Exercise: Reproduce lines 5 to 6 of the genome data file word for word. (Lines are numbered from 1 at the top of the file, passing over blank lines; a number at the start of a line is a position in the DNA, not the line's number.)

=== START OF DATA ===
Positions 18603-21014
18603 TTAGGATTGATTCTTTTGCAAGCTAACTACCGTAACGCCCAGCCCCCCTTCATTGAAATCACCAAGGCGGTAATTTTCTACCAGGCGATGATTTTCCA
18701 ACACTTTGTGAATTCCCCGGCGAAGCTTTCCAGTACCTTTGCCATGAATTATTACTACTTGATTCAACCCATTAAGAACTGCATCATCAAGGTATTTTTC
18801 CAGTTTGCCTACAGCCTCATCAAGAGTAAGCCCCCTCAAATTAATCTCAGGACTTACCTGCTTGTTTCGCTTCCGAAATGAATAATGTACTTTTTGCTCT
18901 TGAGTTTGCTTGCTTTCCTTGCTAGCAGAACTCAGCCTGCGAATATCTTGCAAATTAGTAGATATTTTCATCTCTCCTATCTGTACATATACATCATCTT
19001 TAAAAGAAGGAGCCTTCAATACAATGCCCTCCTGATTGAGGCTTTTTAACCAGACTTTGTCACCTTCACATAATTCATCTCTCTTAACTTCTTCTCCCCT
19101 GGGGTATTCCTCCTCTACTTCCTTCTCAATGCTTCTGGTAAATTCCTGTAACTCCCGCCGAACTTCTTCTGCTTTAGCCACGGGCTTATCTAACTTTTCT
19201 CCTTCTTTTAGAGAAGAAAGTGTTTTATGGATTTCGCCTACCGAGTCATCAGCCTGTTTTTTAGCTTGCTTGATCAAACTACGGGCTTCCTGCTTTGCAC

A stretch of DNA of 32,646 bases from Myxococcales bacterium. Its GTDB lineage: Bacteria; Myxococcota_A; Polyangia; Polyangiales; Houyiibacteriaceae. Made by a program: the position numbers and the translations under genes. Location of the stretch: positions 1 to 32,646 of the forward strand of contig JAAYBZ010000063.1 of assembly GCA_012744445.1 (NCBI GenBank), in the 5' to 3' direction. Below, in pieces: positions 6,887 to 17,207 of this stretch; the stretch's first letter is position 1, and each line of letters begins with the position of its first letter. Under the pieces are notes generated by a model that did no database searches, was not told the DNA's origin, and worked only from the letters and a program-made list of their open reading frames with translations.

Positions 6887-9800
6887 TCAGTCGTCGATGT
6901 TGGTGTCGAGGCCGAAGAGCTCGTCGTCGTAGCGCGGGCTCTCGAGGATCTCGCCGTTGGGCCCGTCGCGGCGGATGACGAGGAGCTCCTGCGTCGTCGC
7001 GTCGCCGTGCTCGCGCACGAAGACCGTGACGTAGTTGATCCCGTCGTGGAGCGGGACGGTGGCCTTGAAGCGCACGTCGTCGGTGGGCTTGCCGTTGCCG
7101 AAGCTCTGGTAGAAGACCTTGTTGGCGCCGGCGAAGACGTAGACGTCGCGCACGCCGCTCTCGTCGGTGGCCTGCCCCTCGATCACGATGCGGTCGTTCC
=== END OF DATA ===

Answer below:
18901 TGAGTTTGCTTGCTTTCCTTGCTAGCAGAACTCAGCCTGCGAATATCTTGCAAATTAGTAGATATTTTCATCTCTCCTATCTGTACATATACATCATCTT
19001 TAAAAGAAGGAGCCTTCAATACAATGCCCTCCTGATTGAGGCTTTTTAACCAGACTTTGTCACCTTCACATAATTCATCTCTCTTAACTTCTTCTCCCCT